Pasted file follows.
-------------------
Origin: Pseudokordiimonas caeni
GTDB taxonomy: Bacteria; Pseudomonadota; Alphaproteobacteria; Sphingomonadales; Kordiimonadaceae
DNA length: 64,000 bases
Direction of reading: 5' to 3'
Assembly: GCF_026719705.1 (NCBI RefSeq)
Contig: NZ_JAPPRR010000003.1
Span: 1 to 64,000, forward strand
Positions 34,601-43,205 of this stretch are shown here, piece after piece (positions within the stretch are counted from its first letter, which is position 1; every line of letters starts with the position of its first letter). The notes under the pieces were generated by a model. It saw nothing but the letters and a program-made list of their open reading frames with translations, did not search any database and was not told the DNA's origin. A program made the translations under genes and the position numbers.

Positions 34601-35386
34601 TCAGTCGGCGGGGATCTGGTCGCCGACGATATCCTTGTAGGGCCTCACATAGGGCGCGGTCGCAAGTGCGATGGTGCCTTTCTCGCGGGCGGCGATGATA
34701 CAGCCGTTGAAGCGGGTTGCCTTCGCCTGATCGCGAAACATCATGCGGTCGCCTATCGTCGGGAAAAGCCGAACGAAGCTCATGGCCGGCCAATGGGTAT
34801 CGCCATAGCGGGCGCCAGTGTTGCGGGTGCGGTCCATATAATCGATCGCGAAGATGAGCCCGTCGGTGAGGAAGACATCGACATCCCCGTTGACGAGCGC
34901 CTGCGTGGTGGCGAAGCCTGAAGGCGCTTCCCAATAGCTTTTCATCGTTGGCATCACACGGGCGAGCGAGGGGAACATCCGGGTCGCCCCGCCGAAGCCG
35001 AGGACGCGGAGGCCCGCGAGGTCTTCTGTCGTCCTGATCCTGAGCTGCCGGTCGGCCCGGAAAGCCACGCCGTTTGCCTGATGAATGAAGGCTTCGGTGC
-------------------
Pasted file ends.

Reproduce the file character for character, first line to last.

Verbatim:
Origin: Pseudokordiimonas caeni
GTDB taxonomy: Bacteria; Pseudomonadota; Alphaproteobacteria; Sphingomonadales; Kordiimonadaceae
DNA length: 64,000 bases
Direction of reading: 5' to 3'
Assembly: GCF_026719705.1 (NCBI RefSeq)
Contig: NZ_JAPPRR010000003.1
Span: 1 to 64,000, forward strand
Positions 34,601-43,205 of this stretch are shown here, piece after piece (positions within the stretch are counted from its first letter, which is position 1; every line of letters starts with the position of its first letter). The notes under the pieces were generated by a model. It saw nothing but the letters and a program-made list of their open reading frames with translations, did not search any database and was not told the DNA's origin. A program made the translations under genes and the position numbers.

Positions 34601-35386
34601 TCAGTCGGCGGGGATCTGGTCGCCGACGATATCCTTGTAGGGCCTCACATAGGGCGCGGTCGCAAGTGCGATGGTGCCTTTCTCGCGGGCGGCGATGATA
34701 CAGCCGTTGAAGCGGGTTGCCTTCGCCTGATCGCGAAACATCATGCGGTCGCCTATCGTCGGGAAAAGCCGAACGAAGCTCATGGCCGGCCAATGGGTAT
34801 CGCCATAGCGGGCGCCAGTGTTGCGGGTGCGGTCCATATAATCGATCGCGAAGATGAGCCCGTCGGTGAGGAAGACATCGACATCCCCGTTGACGAGCGC
34901 CTGCGTGGTGGCGAAGCCTGAAGGCGCTTCCCAATAGCTTTTCATCGTTGGCATCACACGGGCGAGCGAGGGGAACATCCGGGTCGCCCCGCCGAAGCCG
35001 AGGACGCGGAGGCCCGCGAGGTCTTCTGTCGTCCTGATCCTGAGCTGCCGGTCGGCCCGGAAAGCCACGCCGTTTGCCTGATGAATGAAGGCTTCGGTGC